Such a rapid expansion of the industry cannot be accomplished with many diverse, custom-designed feedstock supply system infrastructures and conversion facilities. Instead, these facilities must operate on a standardised supply system infrastructure similar to the grain ethanol facilities of today. As such, a significant element needed for rapid biorefinery facility replication is the development of a uniform feedstock supply system infrastructure.

Michael Wolcott, professor and director, Institute for Sustainable Design and Co-Principal Director, NARA, WSU, Pullman, suggested that scientists and engineers around the world are now focused on developing ways to turn one of the world’s most plentiful commodities – cellulose – into biofuel and bio products. These developments have important implications for the sustainability of our global resource and energy supplies. Efforts are ongoing in the Pacific Northwest aimed at producing aviation biofuels and bio products from woody biomass.

These projects are taking a holistic approach to building a regional supply chain with the goal of increasing efficiency in everything from land management to forest operations to conversion processes, he said.

Examining a variety of feedstocks, including forest and mill residues, construction waste, as well as new energy crops, these efforts aim to create a sustainable industry that exists in coalition with other forest products uses. The underlying philosophical approach to this effort aims at improving sustainability through resource management, adaptive reuse of infrastructure and product selection.

As a part of the existing wood supply chain, wood composites facilities play an important and allied role in the emerging biofuels and bio products industry.

Focus on composites
In the afternoon, delegates heard from Geoff Rhodes, Chairman of the UK’s Forest Products Research Institute (FPRI) advisory board at Edinburgh Napier University and owner of forest products consultancy Geoff Rhodes Associates in the UK.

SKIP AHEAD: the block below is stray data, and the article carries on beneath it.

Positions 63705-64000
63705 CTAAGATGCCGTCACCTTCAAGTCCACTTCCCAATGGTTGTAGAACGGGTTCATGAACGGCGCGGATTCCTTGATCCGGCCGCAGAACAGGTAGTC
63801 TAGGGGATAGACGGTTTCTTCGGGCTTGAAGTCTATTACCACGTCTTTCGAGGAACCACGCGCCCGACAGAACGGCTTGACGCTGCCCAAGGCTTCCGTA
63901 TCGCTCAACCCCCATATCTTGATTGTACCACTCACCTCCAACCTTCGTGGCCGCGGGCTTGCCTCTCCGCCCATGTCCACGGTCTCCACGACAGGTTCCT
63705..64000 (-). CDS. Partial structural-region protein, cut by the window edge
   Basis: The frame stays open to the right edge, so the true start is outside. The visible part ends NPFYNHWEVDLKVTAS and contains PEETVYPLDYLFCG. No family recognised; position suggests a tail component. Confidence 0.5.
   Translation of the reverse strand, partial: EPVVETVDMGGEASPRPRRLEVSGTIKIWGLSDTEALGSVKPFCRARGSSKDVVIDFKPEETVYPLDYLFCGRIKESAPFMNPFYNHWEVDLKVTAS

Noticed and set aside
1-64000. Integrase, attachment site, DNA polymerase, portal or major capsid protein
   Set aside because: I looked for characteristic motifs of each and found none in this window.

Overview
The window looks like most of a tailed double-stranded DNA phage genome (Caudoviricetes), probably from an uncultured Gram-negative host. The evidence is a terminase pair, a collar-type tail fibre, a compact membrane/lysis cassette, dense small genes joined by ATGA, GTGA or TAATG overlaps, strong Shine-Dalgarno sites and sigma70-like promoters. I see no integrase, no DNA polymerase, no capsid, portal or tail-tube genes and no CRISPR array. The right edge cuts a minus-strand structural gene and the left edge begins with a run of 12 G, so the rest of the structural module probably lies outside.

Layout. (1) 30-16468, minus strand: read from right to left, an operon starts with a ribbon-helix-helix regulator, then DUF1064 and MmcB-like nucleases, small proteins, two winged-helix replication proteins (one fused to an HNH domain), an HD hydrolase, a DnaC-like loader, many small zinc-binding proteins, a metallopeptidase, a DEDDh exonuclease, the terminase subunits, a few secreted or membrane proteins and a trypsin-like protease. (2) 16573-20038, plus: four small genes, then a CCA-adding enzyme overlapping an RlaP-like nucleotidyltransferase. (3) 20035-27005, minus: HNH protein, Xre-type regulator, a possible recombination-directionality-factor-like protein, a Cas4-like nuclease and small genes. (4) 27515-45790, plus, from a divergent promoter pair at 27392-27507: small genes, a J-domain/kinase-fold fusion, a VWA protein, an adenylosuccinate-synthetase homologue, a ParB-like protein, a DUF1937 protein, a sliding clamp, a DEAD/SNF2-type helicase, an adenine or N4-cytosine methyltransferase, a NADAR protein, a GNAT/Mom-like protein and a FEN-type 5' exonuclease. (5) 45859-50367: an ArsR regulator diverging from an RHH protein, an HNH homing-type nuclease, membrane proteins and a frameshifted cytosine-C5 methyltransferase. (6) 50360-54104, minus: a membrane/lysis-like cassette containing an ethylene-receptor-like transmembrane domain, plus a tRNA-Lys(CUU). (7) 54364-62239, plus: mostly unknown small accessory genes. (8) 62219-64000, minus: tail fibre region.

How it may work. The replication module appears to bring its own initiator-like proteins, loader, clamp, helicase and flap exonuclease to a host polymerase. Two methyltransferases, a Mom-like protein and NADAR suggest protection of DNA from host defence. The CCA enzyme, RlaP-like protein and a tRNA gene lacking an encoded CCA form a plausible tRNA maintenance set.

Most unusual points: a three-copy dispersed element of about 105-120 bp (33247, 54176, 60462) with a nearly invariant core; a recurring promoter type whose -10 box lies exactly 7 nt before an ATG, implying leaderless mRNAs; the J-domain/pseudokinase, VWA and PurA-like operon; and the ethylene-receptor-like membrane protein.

He proposed that the forest products industry can learn much from the innovation, creativity and marketing prowess of the IT industry – and many other sectors – if it wants to maximise its earnings potential into the future. Differentiation and innovation in a fast-changing market is all about leading from the front and the forest products industry should give this serious consideration as it analyses its own opportunities and scope to grow revenues, he said.

Committing more funds to research and development and also pure research, linking with international universities to help develop and ultimately bring new products to market, are all themes that were presented by Mr Rhodes, as well as the real need to attract bright young people into our industry.

Allocating appropriate funds, increasing marketing spend, while understanding far better what the market and clients actually need, were now all key topics for reflection and review, he said.

William Mitchell, the Beck Group, Portland, Oregon spoke of the many lessons to be learnt from numerous benchmarking studies of composite industries. He proposed that: biggest is not necessarily best; there appears to be a large excess of OSB capacity relative to North American demand; top quality producers are often far more profitable than the volume operators; exchange rates can have a very significant impact; and that in particleboard, value-added is not necessarily profit-added, while in MDF one must take into consideration the huge energy requirements of a large facility.